The book’s argument also rests on an assumption that the issues of sexual assault, domestic violence, and trafficking in women have similar enough politics that the differences are not causally important. Perhaps they are different. Perhaps women who have been battered make more appealing claimants to donors and human rights advocates than victims of sexual violence, especially the ones who have cho­sen to travel abroad to engage in the sex industry but end up coerced. Granting women the right and the economic and social support to opt out of violent inti­mate relationships may be more easily incorporated into societal norms than ad­dressing sexual violence. Interest in funding anti-domestic violence initiatives, in a world where activists have succeeded in transforming battery from a private to a public concern, might also reflect the new trend of targeted consumerism as ac­tivism and might leave donors and human rights advocates less interested in sex­ual assault. In the specific context of Russia, Sundstrom (2006, ch. 3) argues that foreign assistance was more successful on the issue of domestic violence than em­ployment discrimination and sexual harassment precisely because domestic vio­lence could be framed in terms of bodily harm. In the language of social move­ment theorists, this framing was more resonant with Russian culture and society because it was universal.

Moreover, perhaps fully remedying sexual assault is a more radical undertak­ing than eliminating domestic violence as a systemic problem. It would require constituting a system and culture that recognizes women’s sexual autonomy and validates women’s rights to sexual pleasure. This is a monumental shift as even societies often seen as most progressive on this issue, including the United States, resist giving women the right and the opportunity to choose freely whether and when to be sexually intimate with another person (Schulhofer 1998; Zippel 2006). Finally, trafficking in women in some ways is such a different kind of issue be­cause it invokes more directly notions of state sovereignty and security, especially in the post-9/11 world.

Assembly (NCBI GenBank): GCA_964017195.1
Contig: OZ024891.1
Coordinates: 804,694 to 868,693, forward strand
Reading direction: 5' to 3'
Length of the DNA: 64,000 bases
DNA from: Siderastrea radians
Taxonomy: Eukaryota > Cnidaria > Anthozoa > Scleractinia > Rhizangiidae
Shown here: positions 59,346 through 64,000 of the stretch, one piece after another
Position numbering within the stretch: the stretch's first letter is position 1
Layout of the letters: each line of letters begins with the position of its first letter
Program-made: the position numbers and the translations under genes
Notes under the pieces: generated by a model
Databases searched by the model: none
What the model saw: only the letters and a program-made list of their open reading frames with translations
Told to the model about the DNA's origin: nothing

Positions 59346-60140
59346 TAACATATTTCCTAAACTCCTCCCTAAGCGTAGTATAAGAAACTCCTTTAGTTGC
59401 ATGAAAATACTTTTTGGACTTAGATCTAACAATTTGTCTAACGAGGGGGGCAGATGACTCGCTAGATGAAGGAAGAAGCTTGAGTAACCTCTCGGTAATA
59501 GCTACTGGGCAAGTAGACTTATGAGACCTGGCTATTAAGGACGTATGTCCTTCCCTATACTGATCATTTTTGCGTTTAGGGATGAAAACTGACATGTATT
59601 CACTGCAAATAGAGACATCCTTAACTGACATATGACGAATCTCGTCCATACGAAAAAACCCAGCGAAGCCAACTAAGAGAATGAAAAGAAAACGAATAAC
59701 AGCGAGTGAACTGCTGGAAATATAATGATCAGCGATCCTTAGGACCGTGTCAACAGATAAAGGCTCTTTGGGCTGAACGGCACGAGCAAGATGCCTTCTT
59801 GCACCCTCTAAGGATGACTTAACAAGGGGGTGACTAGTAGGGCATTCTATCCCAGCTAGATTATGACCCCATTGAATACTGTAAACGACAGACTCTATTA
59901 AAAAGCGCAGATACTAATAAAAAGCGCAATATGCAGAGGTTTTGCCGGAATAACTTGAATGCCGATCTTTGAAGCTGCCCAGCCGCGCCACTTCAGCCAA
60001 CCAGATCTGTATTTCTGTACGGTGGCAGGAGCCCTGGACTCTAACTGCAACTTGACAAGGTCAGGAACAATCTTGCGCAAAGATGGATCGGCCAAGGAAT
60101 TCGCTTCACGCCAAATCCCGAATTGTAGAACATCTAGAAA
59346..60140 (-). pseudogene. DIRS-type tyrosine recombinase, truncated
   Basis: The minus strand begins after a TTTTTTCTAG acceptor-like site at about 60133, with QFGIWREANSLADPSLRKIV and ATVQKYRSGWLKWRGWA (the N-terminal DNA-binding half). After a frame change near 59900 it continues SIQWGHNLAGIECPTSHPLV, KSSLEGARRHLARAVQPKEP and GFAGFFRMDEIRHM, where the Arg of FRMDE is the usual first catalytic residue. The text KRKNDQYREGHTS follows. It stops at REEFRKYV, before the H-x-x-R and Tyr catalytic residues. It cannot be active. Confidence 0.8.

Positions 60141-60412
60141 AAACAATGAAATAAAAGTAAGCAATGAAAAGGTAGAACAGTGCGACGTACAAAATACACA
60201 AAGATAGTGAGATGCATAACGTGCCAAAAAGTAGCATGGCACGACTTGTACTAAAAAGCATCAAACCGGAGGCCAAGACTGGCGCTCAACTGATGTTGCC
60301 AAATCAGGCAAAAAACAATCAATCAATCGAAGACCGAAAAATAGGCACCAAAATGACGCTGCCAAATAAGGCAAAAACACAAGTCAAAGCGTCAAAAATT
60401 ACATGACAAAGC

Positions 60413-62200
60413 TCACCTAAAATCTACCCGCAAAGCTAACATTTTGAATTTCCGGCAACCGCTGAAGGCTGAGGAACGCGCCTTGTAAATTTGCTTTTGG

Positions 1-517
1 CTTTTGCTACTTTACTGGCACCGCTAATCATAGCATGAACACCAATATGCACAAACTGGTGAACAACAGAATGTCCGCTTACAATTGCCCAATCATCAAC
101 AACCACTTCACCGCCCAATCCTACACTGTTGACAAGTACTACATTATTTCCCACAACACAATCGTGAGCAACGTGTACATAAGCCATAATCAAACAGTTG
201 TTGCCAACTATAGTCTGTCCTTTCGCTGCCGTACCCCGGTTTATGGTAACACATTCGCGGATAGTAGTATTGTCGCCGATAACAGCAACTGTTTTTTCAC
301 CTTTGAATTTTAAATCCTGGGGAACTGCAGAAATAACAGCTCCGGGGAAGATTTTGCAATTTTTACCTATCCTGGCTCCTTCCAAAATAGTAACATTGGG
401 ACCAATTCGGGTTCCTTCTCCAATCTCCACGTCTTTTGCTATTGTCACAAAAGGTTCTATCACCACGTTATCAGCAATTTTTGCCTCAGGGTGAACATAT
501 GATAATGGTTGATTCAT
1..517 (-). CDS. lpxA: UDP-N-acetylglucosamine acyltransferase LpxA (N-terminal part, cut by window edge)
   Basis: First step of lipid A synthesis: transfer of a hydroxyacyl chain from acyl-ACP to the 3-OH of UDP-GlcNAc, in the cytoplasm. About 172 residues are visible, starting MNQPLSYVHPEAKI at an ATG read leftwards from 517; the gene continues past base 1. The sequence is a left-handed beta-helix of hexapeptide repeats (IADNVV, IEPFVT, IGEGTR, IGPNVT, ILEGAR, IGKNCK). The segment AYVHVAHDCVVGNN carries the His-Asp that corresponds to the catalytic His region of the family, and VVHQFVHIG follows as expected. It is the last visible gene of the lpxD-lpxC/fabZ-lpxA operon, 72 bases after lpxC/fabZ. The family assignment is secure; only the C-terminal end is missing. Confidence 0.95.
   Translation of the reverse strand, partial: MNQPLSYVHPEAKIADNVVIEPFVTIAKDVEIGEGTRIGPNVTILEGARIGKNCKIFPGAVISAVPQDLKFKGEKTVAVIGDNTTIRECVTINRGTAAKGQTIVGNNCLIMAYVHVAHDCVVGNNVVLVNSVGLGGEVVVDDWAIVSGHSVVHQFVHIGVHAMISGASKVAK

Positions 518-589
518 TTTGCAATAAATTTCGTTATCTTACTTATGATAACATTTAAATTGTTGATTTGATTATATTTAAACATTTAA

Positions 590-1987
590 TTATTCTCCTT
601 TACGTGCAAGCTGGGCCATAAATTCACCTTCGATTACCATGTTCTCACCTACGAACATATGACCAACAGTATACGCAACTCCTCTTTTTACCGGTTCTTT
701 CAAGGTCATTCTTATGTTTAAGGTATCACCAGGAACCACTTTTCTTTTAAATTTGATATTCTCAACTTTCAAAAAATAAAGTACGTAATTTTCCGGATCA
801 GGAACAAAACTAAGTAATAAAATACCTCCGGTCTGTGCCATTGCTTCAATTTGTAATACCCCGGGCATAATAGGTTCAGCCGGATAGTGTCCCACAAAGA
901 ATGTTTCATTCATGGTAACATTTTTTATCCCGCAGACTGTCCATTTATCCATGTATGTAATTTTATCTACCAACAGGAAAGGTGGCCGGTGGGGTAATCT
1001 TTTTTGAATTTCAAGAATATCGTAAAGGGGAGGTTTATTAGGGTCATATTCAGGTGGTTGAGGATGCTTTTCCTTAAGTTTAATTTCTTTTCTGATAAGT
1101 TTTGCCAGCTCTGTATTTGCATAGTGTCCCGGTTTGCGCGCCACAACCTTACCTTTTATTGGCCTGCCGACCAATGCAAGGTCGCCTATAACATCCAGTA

Though I acknowledge these differences in the issues at a theoretical level, there is little evidence of their importance here. Sexual assault was the first issue that interveners took up in Russia and, despite some flux in global interest, re­mains a central component of the global critique of gender violence, for example as illustrated in a recent U. N. report on violence against women (see U. N. Sec­retary General 2006). Other forms of sexual violence, especially female genital mutilation and sex trafficking, have captured much international attention and resources in the 1990s and 2000s. Much like the campaign against domestic vio­lence, all these campaigns, at one time or another, have been driven by concerns other than realizing women’s full sexual autonomy.

More significantly, Russia’s gender violence politics is not at the stage of grant­ing women’s full autonomy, but at an earlier stage of recognizing that gender vio­lence constitutes bodily harm, a violation of women’s right to bodily integrity. The politics of institutionalizing a norm of bodily integrity for these gender vio­lence issues is mostly the same. In contrast to Sundstrom (2006), the analysis in chapter 4 shows that sexual harassment too is primarily cast by activists as an is­sue of bodily harm because of Russia’s history of regulating sexual harassment as a violent crime. Overall, since these gender violence issues operate in mostly the same way in this period of Russia’s history, the assumption of similarity is warranted.